Zero-emission planes ‘could be taking off from Stansted in as little as 10 years’
- Credit: Archant
Zero-emission planes could be operating out of Stansted within 10 to 15 years, airport bosses predict.
Stansted’s owner Manchester Airports Group (MAG) has launched a new competition offering £1.3m worth of free landing fees to the first airline to operate a zero-emission commercial flight from one of its airports.
With zero-emission commercial plane technology already appearing on the horizon, airlines taking part in the competition have been given free rein in their choice of low-emission technology, including electric and hydrogen.
MORE — Jobs blow for Suffolk town as silk factory plunges into administrationMeantime, global manufacturer Airbus has revealed three concept ‘ZEROe’ hydrogen powered commercial aircraft, which could carry up to 200 passengers from the UK across Europe from 2035.
At the same time, the first commercial-grade six-seater aircraft powered by a hydrogen fuel cell was also showcased at Cranfield University in September.
The UK aviation industry’s sustainability group Sustainable Aviation has forecast that the sector can expect to see the first zero emission regional or short-haul flight in around 10 to 15 years’ time.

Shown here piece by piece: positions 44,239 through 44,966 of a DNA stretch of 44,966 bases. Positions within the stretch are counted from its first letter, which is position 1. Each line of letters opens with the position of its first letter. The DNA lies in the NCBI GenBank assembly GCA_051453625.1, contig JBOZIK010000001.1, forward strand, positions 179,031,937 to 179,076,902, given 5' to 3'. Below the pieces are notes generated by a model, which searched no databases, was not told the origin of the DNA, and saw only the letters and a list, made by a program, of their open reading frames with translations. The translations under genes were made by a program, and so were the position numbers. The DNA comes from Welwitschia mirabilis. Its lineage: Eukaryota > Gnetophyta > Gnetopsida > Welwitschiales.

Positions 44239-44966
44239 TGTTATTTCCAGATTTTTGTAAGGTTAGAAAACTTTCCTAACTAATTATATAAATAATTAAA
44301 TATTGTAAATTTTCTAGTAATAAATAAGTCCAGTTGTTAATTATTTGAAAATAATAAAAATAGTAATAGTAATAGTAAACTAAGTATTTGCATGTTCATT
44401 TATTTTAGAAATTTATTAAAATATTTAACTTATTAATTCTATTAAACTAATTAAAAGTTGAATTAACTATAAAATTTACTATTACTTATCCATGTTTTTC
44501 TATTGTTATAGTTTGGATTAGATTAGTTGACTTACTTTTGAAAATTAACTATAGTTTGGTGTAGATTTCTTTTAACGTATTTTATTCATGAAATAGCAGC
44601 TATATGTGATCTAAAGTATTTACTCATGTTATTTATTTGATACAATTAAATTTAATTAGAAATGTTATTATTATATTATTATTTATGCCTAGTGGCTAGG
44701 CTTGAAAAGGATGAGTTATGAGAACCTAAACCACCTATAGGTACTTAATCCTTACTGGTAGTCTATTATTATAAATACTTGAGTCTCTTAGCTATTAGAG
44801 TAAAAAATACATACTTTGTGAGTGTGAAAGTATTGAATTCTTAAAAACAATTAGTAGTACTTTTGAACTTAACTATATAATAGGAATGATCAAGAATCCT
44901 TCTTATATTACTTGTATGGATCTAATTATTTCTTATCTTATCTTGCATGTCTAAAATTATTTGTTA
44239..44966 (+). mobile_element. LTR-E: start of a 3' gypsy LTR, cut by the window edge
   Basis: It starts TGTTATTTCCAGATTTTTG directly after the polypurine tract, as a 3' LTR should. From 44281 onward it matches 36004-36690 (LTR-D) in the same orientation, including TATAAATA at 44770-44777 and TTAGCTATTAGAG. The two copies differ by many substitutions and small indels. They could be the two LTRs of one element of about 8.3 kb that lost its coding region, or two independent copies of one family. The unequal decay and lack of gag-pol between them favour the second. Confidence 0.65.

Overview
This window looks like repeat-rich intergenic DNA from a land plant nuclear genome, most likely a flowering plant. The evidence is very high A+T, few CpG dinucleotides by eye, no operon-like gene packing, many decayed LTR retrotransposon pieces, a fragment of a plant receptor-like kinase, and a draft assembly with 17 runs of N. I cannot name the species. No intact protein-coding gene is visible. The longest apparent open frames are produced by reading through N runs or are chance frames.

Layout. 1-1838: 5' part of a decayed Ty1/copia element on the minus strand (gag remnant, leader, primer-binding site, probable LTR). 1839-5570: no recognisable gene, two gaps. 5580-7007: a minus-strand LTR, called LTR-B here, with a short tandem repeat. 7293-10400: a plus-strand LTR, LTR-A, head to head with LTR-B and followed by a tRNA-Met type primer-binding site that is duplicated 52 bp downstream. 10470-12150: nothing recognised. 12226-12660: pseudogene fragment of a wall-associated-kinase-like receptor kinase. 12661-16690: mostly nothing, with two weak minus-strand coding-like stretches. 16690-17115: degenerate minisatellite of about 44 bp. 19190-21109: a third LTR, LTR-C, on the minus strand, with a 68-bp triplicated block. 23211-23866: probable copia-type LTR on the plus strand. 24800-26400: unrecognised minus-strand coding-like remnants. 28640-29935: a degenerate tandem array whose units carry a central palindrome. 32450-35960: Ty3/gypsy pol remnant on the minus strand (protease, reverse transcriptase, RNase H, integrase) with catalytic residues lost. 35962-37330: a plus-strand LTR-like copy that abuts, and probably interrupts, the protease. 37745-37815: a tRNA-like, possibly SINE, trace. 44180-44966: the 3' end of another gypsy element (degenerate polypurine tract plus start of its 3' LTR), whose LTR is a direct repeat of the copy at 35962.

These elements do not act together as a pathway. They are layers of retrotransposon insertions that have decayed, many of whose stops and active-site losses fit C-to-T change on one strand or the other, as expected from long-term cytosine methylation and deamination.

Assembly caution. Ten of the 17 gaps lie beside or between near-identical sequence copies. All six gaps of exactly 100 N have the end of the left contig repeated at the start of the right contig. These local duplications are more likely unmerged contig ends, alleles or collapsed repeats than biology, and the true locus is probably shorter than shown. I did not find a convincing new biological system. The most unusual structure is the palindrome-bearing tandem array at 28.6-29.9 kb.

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But other measures will be needed to help the UK reach its Net Zero 2050 target, including modernising UK airspace, sustainable aviation fuels, smart flight operations and new aircraft technology, said MAG.
The competition comes as the Group publishes its annual CSR Report, which sets out the vital role the airport continues to play in the regional economy and local communities. This includes:
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Stansted boss Steve Griffiths said: “Along with our colleagues across MAG, London Stansted has always been ambitious in our approach to sustainability. Whether it’s our ongoing commitment to avoid sending any waste to landfill, the thousands of hours our teams have spent volunteering in our community or the ground-breaking move to turn our coffee grounds into solid biofuels.
“There will always be more we can do, which is why we are setting our sights on seeing zero-carbon aircraft on our runway in the next 10 to 15 years, along with a commitment to be a net zero-carbon business by 2038.
“While coronavirus will continue to pose significant challenges for many months to come, this does not take away from the vital role we play in our community, our focus on sustainability and our commitment to supporting the region we serve.”